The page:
Gastric acid-suppressive therapy and community-acquired respiratory infections
Dr R. Laheij, University Medical Center St. Radboud, Department of Gastroenterology, PO Box 9101, 6500 HB Nijmegen, The Netherlands.
Background : Bacteria and viruses have been detected in the stomach of patients during acid-suppressive therapy.
Aim : To investigate whether subjects using acid-suppressive drugs more often develop community-acquired respiratory infections when compared to those who do not use acid-suppressive drugs.
Methods : 700 study subjects were recruited during a single week in December 2002. Information on the prevalence of clinical manifestations of infections and complications in the preceding month was assessed by questionnaire. Furthermore, subjects were asked to report antibiotic therapy and physician visits related to possible infection.
Results : Questionnaires were returned by 405 subjects (58%). Consumption of acid-suppressive drugs was reported by 91 individuals, of whom 79 used proton-pump inhibitors (20%) and 12 H2-receptor antagonists (3%). Overall, 101 (25%) responders reported clinical manifestations of respiratory infection in the preceding month. Subjects using acid-suppressive drugs were 2.34 times [95% confidence interval (CI) 1.4–4.1] more likely to have clinical manifestations of infection than individuals not using acid-suppressive drugs. Subjects using acid-suppressive drugs visited a physician 3.72 times more often (95% CI 2.1–6.8) for an infection and received antibiotic therapy 4.19 times more often (95% CI 2.2–8.1) in comparison to individuals not using acid-suppressive drugs.
Conclusions : Subjects using acid-suppressive drugs more often reported community-acquired respiratory infections in comparison to those who did not use acid-suppressive drugs.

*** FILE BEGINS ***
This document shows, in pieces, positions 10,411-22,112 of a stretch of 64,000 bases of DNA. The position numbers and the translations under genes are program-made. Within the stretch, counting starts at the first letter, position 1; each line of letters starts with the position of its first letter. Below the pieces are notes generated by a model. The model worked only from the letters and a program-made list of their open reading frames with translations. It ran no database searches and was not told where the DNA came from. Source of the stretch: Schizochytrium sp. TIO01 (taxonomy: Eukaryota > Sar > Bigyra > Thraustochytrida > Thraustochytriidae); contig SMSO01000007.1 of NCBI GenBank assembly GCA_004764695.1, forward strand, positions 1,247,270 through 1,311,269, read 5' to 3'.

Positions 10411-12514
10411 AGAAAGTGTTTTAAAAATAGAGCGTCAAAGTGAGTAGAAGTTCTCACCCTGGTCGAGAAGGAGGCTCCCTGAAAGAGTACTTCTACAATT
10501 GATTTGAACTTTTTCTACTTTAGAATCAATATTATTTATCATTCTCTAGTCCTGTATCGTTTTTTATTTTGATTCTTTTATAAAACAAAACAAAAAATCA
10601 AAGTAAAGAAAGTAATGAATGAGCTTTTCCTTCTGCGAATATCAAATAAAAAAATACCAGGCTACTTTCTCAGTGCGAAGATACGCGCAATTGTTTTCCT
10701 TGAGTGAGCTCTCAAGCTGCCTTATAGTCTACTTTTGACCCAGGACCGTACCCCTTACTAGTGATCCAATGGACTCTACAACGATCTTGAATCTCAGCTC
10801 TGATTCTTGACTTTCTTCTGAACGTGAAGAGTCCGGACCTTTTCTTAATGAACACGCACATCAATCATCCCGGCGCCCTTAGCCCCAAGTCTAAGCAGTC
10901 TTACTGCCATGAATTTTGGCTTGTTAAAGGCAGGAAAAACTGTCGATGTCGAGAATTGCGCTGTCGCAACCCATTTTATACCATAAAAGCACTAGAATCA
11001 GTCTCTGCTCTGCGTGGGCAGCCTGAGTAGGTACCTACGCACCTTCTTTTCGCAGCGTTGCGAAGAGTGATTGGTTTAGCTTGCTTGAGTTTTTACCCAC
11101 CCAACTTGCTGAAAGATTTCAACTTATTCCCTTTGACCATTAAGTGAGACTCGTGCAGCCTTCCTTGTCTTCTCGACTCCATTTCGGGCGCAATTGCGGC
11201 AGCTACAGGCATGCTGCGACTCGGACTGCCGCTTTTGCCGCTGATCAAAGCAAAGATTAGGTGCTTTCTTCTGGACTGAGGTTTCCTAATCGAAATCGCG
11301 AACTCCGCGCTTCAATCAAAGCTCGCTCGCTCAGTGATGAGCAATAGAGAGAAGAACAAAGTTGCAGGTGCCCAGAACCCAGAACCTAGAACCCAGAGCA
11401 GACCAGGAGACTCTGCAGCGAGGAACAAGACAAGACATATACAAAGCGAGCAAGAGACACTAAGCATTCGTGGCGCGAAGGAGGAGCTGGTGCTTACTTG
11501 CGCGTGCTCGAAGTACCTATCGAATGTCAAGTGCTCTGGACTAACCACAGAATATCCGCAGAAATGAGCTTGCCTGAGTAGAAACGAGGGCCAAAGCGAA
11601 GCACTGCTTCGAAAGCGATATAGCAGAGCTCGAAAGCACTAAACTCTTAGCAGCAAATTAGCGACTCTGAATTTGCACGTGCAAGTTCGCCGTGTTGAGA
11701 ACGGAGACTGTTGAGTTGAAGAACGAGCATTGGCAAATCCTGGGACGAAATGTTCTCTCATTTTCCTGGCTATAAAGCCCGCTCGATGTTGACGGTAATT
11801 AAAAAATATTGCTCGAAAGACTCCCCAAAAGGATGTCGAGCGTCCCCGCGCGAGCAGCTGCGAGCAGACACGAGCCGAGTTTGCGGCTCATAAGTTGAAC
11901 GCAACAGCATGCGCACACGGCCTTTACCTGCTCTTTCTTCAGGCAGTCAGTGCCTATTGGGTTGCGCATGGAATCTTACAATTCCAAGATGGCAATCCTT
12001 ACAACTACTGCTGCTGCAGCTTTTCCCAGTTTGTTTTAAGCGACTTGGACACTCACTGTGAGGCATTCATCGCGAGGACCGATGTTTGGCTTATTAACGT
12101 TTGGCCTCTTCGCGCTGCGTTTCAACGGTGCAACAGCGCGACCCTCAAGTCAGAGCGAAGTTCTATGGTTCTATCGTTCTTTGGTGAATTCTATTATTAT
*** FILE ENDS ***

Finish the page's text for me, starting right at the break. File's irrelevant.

Ingestion of pathogens can cause many different infections. However, most of these organisms rarely succeed in surviving the passage to the intestine because of the body's defence mechanisms. Gastric secretion of acid is an important defence mechanism of the stomach. Manipulation of acid secretion by acid-suppressive drugs alters the effectiveness of this barrier.1–3 Viruses have been detected in gastric mucosa biopsies of patients using acid-suppressive therapy.1 Hayase et al. reported the existence of type B influenza genes in the mucosa even in periods when influenza was not epidemic. Besides influenza virus, several species of bacteria that normally colonize the oral cavity and pharynx have been found in the stomach and duodenum.3–7
The presence of pathogens in the stomach has been associated with the occurrence of nosocomial respiratory infection, in particular ventilator-associated pneumonia.7–9 During prolonged mechanical ventilation the oropharynx, sinuses, dentition and stomach of patients using acid-suppressive therapy become colonized with pathogenic bacteria. Colonized secretions pool in the oropharynx and subglottic space, and gain access to the lower airways to multiply. The degree of bacterial overgrowth depends on the degree of reduction in gastric acid secretion and is therefore considerably higher in patients treated with a proton-pump inhibitor compared with a H2-receptor antagonist.4, 5
Limited information is available about the clinical consequences of pathogens in the stomach due to acid-suppressive therapy and community-acquired respiratory infection. Community-acquired respiratory infection is more common than nosocomial respiratory infection, and is also associated with significant morbidity and mortality. Identifying risk factors for the prevention of infection might be of interest, especially with the current outbreak of severe acute respiratory syndrome (SARS) and avian influenza in The Netherlands. The aim of this study was to investigate whether subjects using acid-suppressive drugs have a higher incidence of community-acquired respiratory infections in comparison to those who do not use acid-suppressive drugs. Because a specific diagnosis is seldom necessary or available to guide treatment, we focused on clinical manifestation instead of the type of pathogen involved.